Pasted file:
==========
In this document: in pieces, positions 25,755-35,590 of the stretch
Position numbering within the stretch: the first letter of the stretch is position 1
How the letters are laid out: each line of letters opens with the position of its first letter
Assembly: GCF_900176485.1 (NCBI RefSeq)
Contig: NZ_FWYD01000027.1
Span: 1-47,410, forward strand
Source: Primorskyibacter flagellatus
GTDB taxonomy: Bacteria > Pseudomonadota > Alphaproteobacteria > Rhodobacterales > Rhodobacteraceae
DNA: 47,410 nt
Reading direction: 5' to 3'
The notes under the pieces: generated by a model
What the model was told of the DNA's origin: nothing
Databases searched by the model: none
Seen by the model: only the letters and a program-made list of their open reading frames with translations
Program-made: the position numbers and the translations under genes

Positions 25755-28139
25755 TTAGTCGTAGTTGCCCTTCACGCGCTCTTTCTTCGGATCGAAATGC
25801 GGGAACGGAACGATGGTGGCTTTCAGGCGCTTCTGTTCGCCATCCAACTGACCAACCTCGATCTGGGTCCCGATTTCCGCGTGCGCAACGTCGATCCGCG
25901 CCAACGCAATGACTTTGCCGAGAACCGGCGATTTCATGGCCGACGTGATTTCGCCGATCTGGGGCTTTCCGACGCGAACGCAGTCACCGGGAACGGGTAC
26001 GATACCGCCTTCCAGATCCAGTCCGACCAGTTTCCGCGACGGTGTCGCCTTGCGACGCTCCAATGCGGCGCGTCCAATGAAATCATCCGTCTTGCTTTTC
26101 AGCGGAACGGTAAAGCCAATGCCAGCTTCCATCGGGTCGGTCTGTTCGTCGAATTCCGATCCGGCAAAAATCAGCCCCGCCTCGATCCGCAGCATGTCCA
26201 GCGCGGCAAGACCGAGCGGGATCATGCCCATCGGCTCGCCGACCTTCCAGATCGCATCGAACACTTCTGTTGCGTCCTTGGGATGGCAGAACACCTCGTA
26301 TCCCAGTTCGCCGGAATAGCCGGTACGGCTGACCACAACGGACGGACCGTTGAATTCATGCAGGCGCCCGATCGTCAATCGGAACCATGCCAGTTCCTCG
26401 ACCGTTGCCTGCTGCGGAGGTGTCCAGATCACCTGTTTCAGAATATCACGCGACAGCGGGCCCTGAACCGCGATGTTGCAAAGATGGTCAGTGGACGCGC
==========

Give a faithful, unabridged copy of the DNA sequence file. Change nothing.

In this document: in pieces, positions 25,755-35,590 of the stretch
Position numbering within the stretch: the first letter of the stretch is position 1
How the letters are laid out: each line of letters opens with the position of its first letter
Assembly: GCF_900176485.1 (NCBI RefSeq)
Contig: NZ_FWYD01000027.1
Span: 1-47,410, forward strand
Source: Primorskyibacter flagellatus
GTDB taxonomy: Bacteria > Pseudomonadota > Alphaproteobacteria > Rhodobacterales > Rhodobacteraceae
DNA: 47,410 nt
Reading direction: 5' to 3'
The notes under the pieces: generated by a model
What the model was told of the DNA's origin: nothing
Databases searched by the model: none
Seen by the model: only the letters and a program-made list of their open reading frames with translations
Program-made: the position numbers and the translations under genes

Positions 25755-28139
25755 TTAGTCGTAGTTGCCCTTCACGCGCTCTTTCTTCGGATCGAAATGC
25801 GGGAACGGAACGATGGTGGCTTTCAGGCGCTTCTGTTCGCCATCCAACTGACCAACCTCGATCTGGGTCCCGATTTCCGCGTGCGCAACGTCGATCCGCG
25901 CCAACGCAATGACTTTGCCGAGAACCGGCGATTTCATGGCCGACGTGATTTCGCCGATCTGGGGCTTTCCGACGCGAACGCAGTCACCGGGAACGGGTAC
26001 GATACCGCCTTCCAGATCCAGTCCGACCAGTTTCCGCGACGGTGTCGCCTTGCGACGCTCCAATGCGGCGCGTCCAATGAAATCATCCGTCTTGCTTTTC
26101 AGCGGAACGGTAAAGCCAATGCCAGCTTCCATCGGGTCGGTCTGTTCGTCGAATTCCGATCCGGCAAAAATCAGCCCCGCCTCGATCCGCAGCATGTCCA
26201 GCGCGGCAAGACCGAGCGGGATCATGCCCATCGGCTCGCCGACCTTCCAGATCGCATCGAACACTTCTGTTGCGTCCTTGGGATGGCAGAACACCTCGTA
26301 TCCCAGTTCGCCGGAATAGCCGGTACGGCTGACCACAACGGACGGACCGTTGAATTCATGCAGGCGCCCGATCGTCAATCGGAACCATGCCAGTTCCTCG
26401 ACCGTTGCCTGCTGCGGAGGTGTCCAGATCACCTGTTTCAGAATATCACGCGACAGCGGGCCCTGAACCGCGATGTTGCAAAGATGGTCAGTGGACGCGC